Digital Light Processing Bioprinting Full-Thickness Human Skin for Modelling Infected Chronic Wounds in Vitro

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dc.contributor.author Stefanek, Evan
dc.date.accessioned 2022-08-08T16:53:26Z
dc.date.copyright 2022 en_US
dc.date.issued 2022-08-08
dc.identifier.uri http://hdl.handle.net/1828/14089
dc.description.abstract Chronic wounds have a detrimental impact on patient quality of life, a significant economic cost, and often lead to severe outcomes such as amputation, sepsis or death. The elaborate interplay between bacteria, cutaneous cells, immune cells, growth factors, and proteases in chronic wounds has complicated the development of new therapies that could improve outcomes for chronic wound patients. Existing in vitro models of chronic wounds do not appreciably mimic the complexity of the wound environment. In this work, tissue-engineered skin was developed with the goal of creating an in vitro platform appropriate for testing potential clinical therapies for chronic wounds. The Lumen-X, a digital light processing bioprinter, was used to create tissue-engineered skin from a 7.5% (w/v) gelatin methacryloyl hydrogel laden with primary dermal fibroblasts. This dermal layer was developed with an emphasis on providing a favourable microenvironment for the fibroblasts in order to mimic their in vivo phenotype. An epidermal layer of human keratinocytes was formed on the hydrogel surface and stratified through culture at the air-liquid-interface. The maturation of the epidermis was thoroughly characterized with histology, immunohistochemistry, and trans-epithelial electrical resistance analyses which showed a degree of maturation suitable for wound healing studies. To verify the suitability of this tissue-engineered skin for studying healing in vitro, sharp tweezers were used to create physical wounds in the epidermis which were then infected with Pseudomonas aeruginosa. Reepithelialisation, the production of the pro- inflammatory cytokine TNF-α, and the presence of bacteria were monitored over time, showing healing in wounds without infection and those treated with antibiotics, and potential biofilm formation in infected wounds. The tissue-engineered skin developed here is suitable for use as an in vitro model of the infected chronic wound environment. Future work includes developing better methods for creating the physical wound and characterizing the bacterial biofilm in order to improve the reproducibility and clarity of results. Such a model will then be well-poised to begin testing potential chronic wound therapies in vitro. en_US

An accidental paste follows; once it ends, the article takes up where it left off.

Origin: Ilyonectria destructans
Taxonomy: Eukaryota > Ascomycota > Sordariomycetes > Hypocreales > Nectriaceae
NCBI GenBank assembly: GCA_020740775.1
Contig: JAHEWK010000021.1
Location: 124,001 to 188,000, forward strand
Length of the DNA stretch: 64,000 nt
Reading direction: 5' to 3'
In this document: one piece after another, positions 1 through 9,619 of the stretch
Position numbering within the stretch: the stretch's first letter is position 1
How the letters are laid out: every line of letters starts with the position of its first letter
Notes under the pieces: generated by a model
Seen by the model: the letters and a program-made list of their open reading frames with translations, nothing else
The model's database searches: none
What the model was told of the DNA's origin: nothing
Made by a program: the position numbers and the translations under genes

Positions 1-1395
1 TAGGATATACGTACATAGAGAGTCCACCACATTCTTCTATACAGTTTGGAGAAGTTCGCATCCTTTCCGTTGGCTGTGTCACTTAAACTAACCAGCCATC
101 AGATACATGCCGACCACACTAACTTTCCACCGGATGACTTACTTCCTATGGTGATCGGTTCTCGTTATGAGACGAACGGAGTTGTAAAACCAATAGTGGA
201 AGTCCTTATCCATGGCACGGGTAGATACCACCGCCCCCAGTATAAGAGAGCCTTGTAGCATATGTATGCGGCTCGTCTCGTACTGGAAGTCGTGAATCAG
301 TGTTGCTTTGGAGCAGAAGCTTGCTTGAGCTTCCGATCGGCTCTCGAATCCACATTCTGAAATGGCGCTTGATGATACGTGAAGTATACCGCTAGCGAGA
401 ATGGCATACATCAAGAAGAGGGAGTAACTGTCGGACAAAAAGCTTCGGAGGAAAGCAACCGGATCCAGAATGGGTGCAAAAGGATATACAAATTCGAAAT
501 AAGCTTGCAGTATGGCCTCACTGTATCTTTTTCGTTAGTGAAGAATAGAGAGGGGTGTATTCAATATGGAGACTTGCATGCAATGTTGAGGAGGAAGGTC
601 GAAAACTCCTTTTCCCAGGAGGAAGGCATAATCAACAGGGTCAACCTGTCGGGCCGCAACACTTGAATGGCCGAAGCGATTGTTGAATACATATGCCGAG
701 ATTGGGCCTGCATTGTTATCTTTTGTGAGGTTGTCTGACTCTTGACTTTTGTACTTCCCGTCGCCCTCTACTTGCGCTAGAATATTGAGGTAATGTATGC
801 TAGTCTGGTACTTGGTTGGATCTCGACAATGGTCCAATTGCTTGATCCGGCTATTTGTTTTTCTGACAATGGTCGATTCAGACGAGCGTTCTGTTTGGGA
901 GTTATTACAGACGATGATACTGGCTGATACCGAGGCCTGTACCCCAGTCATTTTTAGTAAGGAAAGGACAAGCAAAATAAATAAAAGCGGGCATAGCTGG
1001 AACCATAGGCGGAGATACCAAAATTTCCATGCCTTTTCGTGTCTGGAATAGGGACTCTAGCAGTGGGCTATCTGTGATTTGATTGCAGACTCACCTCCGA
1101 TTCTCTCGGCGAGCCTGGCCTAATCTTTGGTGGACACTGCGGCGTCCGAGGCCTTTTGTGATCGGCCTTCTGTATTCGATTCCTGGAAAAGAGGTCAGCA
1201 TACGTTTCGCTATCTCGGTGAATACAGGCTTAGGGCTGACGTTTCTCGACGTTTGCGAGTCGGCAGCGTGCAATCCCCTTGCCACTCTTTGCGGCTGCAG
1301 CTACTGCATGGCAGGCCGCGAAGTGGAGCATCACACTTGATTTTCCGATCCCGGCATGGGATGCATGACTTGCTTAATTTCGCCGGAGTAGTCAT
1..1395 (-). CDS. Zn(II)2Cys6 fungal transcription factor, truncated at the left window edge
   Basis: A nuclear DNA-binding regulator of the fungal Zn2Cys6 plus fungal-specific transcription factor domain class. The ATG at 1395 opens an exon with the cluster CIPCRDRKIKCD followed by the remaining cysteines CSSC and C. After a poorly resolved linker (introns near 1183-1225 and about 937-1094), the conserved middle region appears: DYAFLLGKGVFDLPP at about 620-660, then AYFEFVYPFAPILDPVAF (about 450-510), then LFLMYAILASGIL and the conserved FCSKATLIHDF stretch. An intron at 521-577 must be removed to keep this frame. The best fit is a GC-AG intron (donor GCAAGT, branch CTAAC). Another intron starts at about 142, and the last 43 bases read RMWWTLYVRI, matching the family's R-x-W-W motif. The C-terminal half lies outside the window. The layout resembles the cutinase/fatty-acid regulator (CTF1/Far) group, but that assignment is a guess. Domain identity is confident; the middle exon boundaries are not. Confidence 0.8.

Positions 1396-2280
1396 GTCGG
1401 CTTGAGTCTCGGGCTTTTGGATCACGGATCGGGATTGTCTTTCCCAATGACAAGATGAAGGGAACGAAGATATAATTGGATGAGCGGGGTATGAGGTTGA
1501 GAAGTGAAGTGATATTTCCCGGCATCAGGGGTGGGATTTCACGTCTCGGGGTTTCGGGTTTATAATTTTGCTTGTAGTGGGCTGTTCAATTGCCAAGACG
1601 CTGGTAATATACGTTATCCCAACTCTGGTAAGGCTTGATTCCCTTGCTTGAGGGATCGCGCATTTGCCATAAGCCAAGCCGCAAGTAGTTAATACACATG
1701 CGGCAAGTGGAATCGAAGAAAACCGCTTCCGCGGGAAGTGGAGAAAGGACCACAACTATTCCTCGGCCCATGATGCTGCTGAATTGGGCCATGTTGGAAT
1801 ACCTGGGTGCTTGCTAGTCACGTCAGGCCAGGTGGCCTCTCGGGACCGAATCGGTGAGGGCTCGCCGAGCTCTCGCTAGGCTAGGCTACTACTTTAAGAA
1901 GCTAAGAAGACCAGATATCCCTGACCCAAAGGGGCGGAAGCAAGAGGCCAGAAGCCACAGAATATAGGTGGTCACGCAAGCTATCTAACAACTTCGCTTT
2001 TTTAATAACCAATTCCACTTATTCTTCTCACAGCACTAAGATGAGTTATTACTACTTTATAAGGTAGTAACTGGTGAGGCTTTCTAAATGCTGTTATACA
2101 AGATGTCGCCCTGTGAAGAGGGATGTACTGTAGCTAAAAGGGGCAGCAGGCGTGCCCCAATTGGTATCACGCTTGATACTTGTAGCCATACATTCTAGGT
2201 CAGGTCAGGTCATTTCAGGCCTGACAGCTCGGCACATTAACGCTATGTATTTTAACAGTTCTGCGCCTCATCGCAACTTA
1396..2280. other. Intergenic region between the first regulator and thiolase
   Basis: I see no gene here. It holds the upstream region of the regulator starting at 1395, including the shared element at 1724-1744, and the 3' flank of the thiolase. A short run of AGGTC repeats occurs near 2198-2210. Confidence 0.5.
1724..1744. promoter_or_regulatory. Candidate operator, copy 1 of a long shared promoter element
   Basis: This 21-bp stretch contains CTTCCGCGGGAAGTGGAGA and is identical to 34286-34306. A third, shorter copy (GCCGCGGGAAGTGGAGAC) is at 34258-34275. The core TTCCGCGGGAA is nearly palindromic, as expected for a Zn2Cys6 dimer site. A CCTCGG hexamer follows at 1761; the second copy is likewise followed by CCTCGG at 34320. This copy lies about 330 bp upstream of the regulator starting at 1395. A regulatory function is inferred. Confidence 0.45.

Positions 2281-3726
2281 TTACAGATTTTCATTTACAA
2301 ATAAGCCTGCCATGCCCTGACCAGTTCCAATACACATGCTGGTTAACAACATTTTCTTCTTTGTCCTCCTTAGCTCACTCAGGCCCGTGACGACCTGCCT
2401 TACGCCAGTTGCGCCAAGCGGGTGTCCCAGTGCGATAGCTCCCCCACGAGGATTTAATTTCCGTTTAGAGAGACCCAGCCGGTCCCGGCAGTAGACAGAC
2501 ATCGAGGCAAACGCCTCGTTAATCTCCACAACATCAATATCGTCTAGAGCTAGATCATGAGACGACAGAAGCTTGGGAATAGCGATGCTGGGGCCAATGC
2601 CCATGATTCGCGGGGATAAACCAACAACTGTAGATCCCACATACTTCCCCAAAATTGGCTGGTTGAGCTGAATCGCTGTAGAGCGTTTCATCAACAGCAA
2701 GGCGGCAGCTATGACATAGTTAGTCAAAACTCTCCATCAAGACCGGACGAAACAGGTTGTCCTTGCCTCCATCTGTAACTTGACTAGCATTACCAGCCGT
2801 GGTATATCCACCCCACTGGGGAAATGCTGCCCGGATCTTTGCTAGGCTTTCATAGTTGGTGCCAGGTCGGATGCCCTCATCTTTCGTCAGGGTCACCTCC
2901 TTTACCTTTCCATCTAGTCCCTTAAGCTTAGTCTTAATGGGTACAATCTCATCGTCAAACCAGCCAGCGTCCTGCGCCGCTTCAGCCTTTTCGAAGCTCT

dc.language English eng
dc.language.iso en en_US
dc.rights Available to the World Wide Web en_US
dc.subject Bioprinting en_US
dc.subject Tissue engineering en_US
dc.subject Skin en_US
dc.subject Wound healing en_US
dc.subject Hydrogels en_US
dc.subject Photo-crosslinking en_US
dc.title Digital Light Processing Bioprinting Full-Thickness Human Skin for Modelling Infected Chronic Wounds in Vitro en_US
dc.type Thesis en_US
dc.contributor.supervisor Akbari, Mohsen
dc.degree.department Department of Mechanical Engineering en_US
dc.degree.level Master of Applied Science M.A.Sc. en_US
dc.description.scholarlevel Graduate en_US
dc.description.embargo 2023-07-26

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